Sunday, October 07, 2012

Our Lady of Victories, commonly called Our Lady of the Rosary


Mass: Gaudeamus omnes in Domino with commemoration of the 19th Sunday after Pentecost! Did a double take when I saw the white vestments this morning. Is this ranking universal in the traditional missal (double, second class vs. Sunday) or unique to some places such as my parish, run by historically Spanish friars? The gospel, of course, is about the Annunciation and Incarnation: be it unto me according to thy word.

Anyway many of you already know it doesn’t commemorate St Dominic introducing this best-known form of prayer beads to the church but the 1571 naval battle of Lepanto, off the coast of Greece, that saved western Europe from the Ottoman yoke: the world’s last big sea fight with oared ships, the priest explained, with thousands of Christian slaves as oarsmen in the Turkish fleet, whose admiral was an Italian apostate if I recall rightly. This fought a cobbled-together Spanish and Italian fleet that was the first and last papal navy.

The rosary is my No. 1 devotion outside of church; I usually pray it in the car, with a small set of black beads, got at a Slovak national parish, obviously intended for a little boy’s First Communion set. A proper rosary not too big to get in the way. I have a bigger vintage version (pictured, with a new crucifix that matches) at home.

I don’t do the Luminous Mysteries. I like the parallel of the 150 Hail Marys and the psalter, the office for everyman, who might not be able to read, certainly in the Middle Ages.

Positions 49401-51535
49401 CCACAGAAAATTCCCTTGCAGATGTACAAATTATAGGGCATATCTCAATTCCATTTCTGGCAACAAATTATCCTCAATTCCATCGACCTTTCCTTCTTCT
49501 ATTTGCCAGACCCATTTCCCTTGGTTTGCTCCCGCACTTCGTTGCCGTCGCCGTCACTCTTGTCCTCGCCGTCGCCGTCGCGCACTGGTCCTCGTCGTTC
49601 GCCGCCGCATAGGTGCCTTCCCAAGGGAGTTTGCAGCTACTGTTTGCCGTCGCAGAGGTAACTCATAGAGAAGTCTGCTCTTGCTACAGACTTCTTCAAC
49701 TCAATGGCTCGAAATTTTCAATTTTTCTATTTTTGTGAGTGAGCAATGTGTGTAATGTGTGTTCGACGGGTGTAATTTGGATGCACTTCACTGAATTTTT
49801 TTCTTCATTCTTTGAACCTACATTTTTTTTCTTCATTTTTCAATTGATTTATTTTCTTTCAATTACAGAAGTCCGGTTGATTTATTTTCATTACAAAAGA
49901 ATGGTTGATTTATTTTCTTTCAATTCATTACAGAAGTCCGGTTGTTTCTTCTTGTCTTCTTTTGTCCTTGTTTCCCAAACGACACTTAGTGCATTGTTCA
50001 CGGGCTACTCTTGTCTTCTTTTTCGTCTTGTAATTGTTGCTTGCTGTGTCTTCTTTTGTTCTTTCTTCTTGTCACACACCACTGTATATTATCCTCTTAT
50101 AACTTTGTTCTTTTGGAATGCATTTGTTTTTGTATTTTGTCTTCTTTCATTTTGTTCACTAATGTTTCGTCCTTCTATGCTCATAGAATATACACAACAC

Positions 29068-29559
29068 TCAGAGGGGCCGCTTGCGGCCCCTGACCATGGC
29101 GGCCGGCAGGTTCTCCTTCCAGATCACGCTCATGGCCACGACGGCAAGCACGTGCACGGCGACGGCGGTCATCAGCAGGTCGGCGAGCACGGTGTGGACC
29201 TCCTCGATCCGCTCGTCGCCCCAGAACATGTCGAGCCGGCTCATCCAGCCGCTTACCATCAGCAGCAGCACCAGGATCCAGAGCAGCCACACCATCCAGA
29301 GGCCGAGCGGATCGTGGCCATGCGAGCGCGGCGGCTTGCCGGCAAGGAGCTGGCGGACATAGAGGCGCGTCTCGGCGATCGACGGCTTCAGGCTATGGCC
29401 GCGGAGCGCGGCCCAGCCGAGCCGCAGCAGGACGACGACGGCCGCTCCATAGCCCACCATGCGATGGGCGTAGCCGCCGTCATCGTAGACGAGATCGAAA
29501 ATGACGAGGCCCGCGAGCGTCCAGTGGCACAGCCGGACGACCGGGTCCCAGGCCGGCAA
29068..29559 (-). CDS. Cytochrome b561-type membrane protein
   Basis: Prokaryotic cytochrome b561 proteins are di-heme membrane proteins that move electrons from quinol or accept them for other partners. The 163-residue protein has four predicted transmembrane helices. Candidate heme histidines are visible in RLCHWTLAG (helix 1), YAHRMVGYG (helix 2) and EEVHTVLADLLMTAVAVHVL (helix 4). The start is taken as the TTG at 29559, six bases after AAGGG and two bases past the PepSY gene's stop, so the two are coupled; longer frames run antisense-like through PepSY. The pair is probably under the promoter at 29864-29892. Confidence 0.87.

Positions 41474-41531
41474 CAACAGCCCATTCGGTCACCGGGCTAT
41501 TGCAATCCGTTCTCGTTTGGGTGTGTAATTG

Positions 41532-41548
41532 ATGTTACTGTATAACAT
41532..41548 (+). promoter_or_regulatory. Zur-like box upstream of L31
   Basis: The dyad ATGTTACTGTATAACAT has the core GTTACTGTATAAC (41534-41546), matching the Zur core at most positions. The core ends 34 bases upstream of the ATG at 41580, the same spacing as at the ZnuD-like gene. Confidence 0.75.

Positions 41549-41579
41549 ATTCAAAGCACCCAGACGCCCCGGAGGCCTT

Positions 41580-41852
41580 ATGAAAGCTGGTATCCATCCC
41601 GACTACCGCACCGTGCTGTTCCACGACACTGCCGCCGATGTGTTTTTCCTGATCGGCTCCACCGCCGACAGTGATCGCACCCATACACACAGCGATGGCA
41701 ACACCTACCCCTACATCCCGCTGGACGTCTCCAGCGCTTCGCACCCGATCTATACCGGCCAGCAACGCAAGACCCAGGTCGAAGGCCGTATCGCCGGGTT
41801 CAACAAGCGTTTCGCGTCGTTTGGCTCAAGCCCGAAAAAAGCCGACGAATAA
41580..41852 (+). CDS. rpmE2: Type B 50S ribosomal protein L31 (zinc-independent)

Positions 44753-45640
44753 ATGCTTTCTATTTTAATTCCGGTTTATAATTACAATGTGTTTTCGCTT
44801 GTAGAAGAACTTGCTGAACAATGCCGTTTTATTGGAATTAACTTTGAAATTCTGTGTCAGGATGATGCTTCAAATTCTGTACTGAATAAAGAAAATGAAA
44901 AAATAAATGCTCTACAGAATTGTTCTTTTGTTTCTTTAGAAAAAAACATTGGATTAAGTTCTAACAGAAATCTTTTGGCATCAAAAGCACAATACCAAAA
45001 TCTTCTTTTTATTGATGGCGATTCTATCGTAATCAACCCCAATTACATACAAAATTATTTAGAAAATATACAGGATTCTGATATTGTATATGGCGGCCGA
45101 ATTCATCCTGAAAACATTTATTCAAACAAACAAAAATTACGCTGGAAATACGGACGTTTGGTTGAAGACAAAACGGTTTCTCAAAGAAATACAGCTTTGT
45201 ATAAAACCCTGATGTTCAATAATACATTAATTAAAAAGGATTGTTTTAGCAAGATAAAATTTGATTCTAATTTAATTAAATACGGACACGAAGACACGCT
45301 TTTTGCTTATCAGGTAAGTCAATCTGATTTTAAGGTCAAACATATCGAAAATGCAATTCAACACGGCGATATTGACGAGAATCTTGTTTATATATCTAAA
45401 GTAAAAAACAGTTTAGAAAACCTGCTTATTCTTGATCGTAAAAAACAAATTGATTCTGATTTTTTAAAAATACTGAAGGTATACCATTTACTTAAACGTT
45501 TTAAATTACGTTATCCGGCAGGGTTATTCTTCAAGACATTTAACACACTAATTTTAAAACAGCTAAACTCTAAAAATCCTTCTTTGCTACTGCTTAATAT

I say it the Irish Legion of Mary way, like in their Tessera pamphlet. Frank Duff got that from older prayer books, in which it begins like the office. No prayers on the pendant, no Fatima prayer, but I do that prayer separately sometimes.
O my Jesus, forgive us our sins. Save us from the fires of hell. Leave all souls to heaven, especially those most in need of thy mercy.
Driving past a Novus Ordo church going home I saw the priest in green; their ranking is different except maybe where it’s the parish’s feast of title (interestingly it is that parish’s former name feast, before merging/renaming).

G.K. Chesterton’s poem Lepanto.

Jesus saves. Mary prays. Benedict is our Pope.

Buona festa.

3 comments:

  1. I'm glad to see that you've found a safe place within our church.

    Remember, the Rosary is a prayer of 150 Hail Maries not 10, not 50.

    If you say the Rosary, you must say the full Rosary. Priests have given too much lenience to partial practice of the Rosary. It's only about 35-45 minutes of prayer.

    I am against the attitude "Pray as long as you feel comfortable".

    Reassesing : 15 decades of the Rosary everyday. Oh yeah and my greatgrandparents prayed the Rosary because that is what is right and just.

    They didn't know of Fatima or Medjugorje or Lourdes. My Catholic ancestors prayed irregardless of the mystical promises priests peddle to get people to say the Rosary.

    It's only 35-45 minutes of your day or about 2,5-3% of the entire day. 3% of the day is not a lot in my reasoning.

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    Replies
    1. Who the heck appointed you bishop or Pope?

      The Rosary is a private prayer, not a liturgy. No one is required through an Apostolic imposed the assent of faith or assent of the will to pray the Rosary, the advice and admonition of several Papal encyclicals notwithstanding. A layman is free, if he so chooses, to construct his own mysteries and to say some of the Rosary or all of the Rosary at his option.

      And it is not your or our Church.

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  2. "If you say the Rosary, you must say the full Rosary." Stuff and nonsense. We have it on the authority of several saints that it is better to say one decade with devotion, than to say five or fifteen in haste (or out of some dreary sense of "duty").

    And if you're saying 15 decades in 45 minutes, you must be going at the pace of an auctioneer.

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